Sri Lankans are throwing their weight behind Qatar World Cup | Sunday Observer

Sri Lankans are throwing their weight behind Qatar World Cup

Saud Al Mohannadi
Saud Al Mohannadi

The FIFA World Cup 2022 will not only be Qatar’s World Cup but the Arab world and the Middle East and the success of it will be the success of Asia according to Saud Al Mohannadi the Vice President of Qatar Football Association who also holds the post of Vice President of the Asian Football Confederation.

He said that all eight stadiums for the FIFA World Cup Qatar 2022 will be ready by 2020 marking the first time in the history of the World Cup that newly built stadiums will be ready one and half years ahead of the quadrennial extravaganza.

Saud Al Mohannadi was interviewed at the Al Bidaa Tower, Doha which is the home of the Supreme Committee for Delivery and Legacy, Qatar Football Association.

Excerpts of the interview!

Q. Qatar became champions of the Asia Cup 2019 beating strong opponents such as Saudi and Japan and will also be the next FIFA World Cup host. How are the preparations for that event?

A. Everything is progressing to schedule and on budget. We’re now the official next host nation and so after seeing Brazil and Russia deliver successful tournaments we’re excited for our own. We have already launched one tournament venue by opening the doors to Khalifa International Stadium in May 2017 when we hosted the Amir Cup final and welcomed over 40,000 fans to the new stadium. We will launch the Al Wakrah Stadium, a brand new 40,000 seat stadium in the southern city of Al Wakrah.

Then later this year we will be launching Al Bayt in Al Khor City, a 60,000 seater stadium. By 2020 all eight venues will be complete, as well as all of the training sites that we need for the 32 traveling teams. We have to thank the people of Sri Lanka for this as well. We have hundreds of thousands of Sri Lankans here working on projects either directly or indirectly linked to the World Cup and they are helping Qatar realize its dream of hosting an amazing tournament.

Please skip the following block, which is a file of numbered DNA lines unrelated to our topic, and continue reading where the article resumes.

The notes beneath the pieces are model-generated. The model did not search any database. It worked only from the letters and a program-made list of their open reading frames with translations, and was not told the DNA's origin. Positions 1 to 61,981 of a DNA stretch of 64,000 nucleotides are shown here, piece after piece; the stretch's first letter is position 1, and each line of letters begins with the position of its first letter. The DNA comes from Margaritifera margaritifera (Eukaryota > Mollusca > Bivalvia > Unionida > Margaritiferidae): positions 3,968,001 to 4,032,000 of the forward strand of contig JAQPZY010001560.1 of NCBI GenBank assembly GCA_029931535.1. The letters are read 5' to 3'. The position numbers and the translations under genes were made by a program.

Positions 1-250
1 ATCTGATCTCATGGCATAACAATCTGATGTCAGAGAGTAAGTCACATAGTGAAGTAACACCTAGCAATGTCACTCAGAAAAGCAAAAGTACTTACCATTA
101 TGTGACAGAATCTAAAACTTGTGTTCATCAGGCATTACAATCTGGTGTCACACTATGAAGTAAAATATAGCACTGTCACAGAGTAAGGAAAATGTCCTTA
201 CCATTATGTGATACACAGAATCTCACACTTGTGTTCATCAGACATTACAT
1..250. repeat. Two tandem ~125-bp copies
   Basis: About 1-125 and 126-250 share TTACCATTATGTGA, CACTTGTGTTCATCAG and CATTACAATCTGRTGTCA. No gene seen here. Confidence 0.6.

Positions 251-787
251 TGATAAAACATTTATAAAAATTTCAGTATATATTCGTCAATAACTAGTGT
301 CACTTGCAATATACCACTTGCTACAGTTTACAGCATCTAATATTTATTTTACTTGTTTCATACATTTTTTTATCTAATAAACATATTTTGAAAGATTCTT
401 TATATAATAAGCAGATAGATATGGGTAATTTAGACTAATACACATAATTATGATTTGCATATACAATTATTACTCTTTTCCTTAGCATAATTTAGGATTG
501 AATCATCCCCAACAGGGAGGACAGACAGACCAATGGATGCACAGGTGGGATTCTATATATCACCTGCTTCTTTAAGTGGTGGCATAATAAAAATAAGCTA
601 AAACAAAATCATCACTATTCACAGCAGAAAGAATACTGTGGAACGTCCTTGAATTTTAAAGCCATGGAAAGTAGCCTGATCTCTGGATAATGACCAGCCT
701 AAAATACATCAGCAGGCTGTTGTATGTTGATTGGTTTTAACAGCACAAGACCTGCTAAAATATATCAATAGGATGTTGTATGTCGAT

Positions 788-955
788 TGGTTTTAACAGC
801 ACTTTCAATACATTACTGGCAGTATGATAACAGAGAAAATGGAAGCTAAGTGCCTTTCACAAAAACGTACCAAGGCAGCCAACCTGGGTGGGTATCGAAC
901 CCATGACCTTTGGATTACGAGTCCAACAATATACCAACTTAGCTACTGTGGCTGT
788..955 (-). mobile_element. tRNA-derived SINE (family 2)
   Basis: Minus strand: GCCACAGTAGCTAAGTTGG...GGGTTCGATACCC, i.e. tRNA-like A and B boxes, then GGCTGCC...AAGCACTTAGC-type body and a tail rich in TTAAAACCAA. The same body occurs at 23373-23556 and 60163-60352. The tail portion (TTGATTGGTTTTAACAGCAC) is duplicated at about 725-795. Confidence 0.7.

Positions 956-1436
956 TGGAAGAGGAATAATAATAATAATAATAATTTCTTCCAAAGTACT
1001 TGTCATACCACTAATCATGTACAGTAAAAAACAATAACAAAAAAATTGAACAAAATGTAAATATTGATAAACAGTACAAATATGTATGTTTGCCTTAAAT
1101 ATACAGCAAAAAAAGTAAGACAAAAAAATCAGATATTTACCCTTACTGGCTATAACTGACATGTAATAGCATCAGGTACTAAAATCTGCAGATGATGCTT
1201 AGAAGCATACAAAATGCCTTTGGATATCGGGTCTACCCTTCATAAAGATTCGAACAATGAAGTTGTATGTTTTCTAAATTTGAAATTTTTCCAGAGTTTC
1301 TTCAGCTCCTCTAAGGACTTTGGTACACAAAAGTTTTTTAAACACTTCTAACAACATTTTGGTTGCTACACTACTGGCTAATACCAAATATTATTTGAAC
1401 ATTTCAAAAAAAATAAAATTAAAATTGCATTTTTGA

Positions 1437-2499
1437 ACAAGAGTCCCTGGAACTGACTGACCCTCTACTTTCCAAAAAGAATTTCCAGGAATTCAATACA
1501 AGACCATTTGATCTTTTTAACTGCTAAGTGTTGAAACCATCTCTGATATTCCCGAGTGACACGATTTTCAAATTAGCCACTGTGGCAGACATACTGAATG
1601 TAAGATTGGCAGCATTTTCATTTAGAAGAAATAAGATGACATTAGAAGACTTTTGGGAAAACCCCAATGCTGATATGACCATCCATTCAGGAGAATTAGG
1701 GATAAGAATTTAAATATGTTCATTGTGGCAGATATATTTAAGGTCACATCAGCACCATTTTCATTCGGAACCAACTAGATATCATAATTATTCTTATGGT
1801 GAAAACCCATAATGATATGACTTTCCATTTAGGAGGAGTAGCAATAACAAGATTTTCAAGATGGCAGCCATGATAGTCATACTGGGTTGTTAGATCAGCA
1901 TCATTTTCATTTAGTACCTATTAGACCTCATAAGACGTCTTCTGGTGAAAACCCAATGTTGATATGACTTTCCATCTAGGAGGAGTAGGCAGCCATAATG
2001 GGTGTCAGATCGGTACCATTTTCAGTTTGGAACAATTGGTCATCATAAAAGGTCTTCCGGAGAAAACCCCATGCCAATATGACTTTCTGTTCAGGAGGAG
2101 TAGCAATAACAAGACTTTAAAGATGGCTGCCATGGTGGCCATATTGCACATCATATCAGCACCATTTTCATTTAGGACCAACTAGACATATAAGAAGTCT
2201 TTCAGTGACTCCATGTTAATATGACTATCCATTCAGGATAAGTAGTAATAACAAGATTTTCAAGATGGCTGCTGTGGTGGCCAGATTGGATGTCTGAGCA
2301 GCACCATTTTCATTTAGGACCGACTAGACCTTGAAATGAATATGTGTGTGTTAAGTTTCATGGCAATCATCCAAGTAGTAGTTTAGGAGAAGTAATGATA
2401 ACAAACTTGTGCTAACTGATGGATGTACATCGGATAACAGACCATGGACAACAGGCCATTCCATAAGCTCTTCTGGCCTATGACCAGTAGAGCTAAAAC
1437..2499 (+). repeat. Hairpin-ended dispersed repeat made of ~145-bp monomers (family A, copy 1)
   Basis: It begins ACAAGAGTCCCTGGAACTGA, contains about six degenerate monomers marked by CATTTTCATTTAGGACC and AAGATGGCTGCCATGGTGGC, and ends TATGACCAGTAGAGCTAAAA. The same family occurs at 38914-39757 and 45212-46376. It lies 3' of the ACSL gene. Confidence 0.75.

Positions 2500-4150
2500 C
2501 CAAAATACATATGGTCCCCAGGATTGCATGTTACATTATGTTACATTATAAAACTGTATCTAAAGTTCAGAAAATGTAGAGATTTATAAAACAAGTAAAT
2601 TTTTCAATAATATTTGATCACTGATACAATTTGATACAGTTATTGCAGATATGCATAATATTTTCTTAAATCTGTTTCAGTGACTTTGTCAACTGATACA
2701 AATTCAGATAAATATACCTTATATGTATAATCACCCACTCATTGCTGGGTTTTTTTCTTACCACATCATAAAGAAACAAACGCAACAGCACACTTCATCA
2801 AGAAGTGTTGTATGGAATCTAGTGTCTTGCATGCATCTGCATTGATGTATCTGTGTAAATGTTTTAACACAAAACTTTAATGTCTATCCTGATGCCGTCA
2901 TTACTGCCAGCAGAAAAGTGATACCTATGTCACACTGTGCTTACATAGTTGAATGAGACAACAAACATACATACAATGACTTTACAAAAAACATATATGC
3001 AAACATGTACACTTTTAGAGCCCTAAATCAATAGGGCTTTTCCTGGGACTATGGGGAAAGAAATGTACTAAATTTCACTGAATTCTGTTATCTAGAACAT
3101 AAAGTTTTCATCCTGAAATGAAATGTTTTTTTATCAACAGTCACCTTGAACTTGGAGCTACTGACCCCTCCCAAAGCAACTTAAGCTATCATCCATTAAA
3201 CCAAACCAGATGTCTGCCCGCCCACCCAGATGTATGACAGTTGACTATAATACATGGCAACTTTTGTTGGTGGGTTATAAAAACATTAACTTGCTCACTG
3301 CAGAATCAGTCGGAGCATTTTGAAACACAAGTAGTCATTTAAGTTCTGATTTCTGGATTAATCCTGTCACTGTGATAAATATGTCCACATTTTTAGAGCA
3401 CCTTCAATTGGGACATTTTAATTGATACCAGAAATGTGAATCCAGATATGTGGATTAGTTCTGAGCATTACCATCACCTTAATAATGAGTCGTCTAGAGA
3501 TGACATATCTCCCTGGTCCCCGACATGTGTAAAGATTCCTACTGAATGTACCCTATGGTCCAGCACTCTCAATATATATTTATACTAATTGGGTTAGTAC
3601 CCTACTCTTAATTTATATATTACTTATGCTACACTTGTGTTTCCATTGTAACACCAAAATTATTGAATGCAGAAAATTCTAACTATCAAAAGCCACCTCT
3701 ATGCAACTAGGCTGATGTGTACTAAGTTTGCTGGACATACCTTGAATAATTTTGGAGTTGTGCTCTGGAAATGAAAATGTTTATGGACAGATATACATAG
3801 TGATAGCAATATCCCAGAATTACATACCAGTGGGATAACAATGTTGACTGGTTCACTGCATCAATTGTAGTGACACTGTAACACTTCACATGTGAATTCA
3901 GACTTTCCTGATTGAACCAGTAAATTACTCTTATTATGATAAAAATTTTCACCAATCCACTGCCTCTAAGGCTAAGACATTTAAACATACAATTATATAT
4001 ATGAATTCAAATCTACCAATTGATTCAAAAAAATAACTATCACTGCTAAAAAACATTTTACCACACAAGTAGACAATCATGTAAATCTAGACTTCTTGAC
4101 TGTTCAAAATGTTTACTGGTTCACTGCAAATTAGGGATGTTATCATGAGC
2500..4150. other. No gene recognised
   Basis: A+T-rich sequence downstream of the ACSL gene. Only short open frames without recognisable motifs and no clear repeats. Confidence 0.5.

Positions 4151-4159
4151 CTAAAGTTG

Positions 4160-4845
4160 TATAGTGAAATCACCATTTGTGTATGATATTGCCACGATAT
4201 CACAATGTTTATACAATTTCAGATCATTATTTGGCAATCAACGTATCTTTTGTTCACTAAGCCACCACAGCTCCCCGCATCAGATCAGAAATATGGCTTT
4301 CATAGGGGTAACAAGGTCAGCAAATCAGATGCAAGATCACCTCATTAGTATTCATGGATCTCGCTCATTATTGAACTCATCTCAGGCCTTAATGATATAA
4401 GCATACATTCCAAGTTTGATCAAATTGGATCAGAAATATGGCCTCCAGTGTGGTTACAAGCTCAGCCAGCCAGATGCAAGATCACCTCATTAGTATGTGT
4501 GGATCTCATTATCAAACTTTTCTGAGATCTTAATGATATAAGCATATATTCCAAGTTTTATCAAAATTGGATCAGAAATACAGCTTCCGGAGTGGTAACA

The new Metro will open this year which will ensure fans can watch up to two games per day. The new road networks and expansions are all nearly complete, the airport expansion is coming along well and the hotels required for the one million fans we expect in 2022 are opening their doors.

Q. FIFA declared that the 2018 World Cup in Russia was the best ever, so it’s a huge challenge for Qatar to match it or do better in 2022. How would you explain this?

A. Qatar sent over 200 observers to Russia to learn from both FIFA and the host country during the 2018 FIFA World Cup. It’s a model we have been following since we were awarded the hosting rights to the World Cup back in 2010. We have had employees at every major sporting event since 2010, ensuring we see what is good, what is bad and what we should do in Qatar to make sure the 2022 tournament is one of the best tournaments ever.

I can confirm that Russia was truly amazing. I was there myself and saw the organisation of the host cities and the way volunteers interacted with fans. But every host nation has its unique tournament aspects and I think fans expect a different tournament every time. Russia for example is the biggest country in the world where some venues were over 3000 kms apart. The longest distance between Qatar’s venues is just over 70 kms. That means fans and players can expect maximum travel times of just one hour, which means more live games and leisure time for fans and more rest time for the teams in-between matches.